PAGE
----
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Chapter 21.—This Region of Light Must Be Material If It is Joined to the Region of Darkness.  The Shape of the Region of Darkness Joined to the Region of Light.

What, then, bordered on the side of the region which you call shining and sacred?  The region, you reply, of darkness.  Do you then allow this latter region to have been material?  Of course you must, since you asp. 139 sert that all bodies derive their origin from it.  How then is it that, dull and carnal as you are, you do not see that unless both regions were material, they could not have their sides joined to one another?  How could you ever be so blinded in mind as to say that only the region of darkness was material, and that the so-called region of light was immaterial and spiritual?  My good friends, let us open our eyes for once, and see, now that we are told of it, what is most obvious, that two regions cannot be joined at their sides unless both are material.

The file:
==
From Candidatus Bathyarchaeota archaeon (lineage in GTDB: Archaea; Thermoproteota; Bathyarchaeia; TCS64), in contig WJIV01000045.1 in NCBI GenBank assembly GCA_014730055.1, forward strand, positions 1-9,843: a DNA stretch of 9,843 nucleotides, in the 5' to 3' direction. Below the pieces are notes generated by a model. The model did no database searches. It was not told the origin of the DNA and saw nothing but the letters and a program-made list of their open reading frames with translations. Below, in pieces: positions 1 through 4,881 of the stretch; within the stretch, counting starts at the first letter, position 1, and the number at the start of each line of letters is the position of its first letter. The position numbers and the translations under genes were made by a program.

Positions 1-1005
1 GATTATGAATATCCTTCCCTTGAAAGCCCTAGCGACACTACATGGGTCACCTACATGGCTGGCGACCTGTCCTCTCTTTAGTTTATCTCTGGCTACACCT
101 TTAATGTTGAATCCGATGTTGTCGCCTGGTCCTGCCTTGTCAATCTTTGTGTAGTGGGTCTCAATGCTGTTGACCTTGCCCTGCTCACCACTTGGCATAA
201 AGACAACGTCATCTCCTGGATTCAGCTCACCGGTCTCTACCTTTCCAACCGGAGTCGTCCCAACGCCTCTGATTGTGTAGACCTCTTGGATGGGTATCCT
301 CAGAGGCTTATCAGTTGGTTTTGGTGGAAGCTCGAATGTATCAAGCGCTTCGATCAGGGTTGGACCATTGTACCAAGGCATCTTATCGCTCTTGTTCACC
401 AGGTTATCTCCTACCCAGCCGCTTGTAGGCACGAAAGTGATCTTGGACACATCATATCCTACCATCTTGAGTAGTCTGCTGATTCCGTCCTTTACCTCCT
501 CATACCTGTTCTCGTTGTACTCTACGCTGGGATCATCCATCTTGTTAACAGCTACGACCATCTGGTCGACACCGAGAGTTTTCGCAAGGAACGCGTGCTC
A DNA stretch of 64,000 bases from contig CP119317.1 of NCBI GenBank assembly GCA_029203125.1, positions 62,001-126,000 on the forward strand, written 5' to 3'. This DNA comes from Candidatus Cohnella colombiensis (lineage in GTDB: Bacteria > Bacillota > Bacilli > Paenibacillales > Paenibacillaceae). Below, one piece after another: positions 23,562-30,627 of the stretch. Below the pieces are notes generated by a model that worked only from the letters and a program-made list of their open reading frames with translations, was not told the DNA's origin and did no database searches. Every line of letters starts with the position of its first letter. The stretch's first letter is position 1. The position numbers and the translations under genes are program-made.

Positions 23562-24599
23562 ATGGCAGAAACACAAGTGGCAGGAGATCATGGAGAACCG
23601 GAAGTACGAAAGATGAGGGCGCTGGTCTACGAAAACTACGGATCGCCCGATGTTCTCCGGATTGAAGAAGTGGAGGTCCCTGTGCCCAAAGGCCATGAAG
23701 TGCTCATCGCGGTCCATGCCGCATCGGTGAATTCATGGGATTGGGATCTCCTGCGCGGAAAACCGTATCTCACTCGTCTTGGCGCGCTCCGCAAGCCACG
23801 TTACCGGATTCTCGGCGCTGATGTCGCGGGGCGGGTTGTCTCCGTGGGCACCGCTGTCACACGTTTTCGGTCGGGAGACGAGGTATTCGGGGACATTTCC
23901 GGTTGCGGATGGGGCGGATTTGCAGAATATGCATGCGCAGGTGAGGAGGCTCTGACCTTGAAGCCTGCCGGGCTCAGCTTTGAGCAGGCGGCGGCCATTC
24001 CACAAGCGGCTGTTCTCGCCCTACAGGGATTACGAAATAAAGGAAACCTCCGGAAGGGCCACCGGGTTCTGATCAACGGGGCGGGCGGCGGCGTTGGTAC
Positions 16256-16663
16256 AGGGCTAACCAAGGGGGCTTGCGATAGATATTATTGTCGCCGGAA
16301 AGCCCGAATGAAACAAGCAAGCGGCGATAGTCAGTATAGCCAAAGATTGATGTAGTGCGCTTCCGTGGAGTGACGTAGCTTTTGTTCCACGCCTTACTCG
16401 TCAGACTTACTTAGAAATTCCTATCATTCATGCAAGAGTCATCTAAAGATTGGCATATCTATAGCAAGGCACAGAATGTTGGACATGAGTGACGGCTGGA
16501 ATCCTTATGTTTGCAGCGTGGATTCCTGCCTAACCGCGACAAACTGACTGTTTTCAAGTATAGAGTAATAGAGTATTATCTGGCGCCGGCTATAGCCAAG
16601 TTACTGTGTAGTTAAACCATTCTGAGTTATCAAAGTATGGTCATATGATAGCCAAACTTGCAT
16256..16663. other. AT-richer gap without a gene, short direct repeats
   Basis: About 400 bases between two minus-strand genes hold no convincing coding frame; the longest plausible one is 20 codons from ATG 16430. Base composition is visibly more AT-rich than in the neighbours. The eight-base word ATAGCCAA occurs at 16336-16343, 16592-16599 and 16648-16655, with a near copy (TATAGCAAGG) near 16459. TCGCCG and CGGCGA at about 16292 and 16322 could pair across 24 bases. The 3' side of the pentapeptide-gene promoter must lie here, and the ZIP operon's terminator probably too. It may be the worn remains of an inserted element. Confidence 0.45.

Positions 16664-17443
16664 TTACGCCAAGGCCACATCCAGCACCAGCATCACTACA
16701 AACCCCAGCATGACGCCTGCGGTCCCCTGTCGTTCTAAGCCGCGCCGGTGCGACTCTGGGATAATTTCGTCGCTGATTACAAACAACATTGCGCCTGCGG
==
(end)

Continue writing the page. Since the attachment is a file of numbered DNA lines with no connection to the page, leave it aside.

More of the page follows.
23.  Or if we are too dull and stupid to see this, let us hear whether the region of darkness too has one side, and is boundless in the other directions, like the region of light.  They do not hold this from fear of making it seem equal to God.  Accordingly they make it boundless in depth and in length; but upwards, above it, they maintain that there is an infinity of empty space.  And lest this region should appear to be a fraction equal in amount to half of that representing the region of light, they narrow it also on two sides.  As if, to give the simplest illustration, a piece of bread were made into four squares, three white and one black; then suppose the three white pieces joined as one, and conceive them as infinite upwards and downwards, and backwards in all directions:  this represents the Manichæan region of light.  Then conceive the black square infinite downwards and backwards, but with infinite emptiness above it:  this is their region of darkness.  But these are secrets which they disclose to very eager and anxious inquirers.

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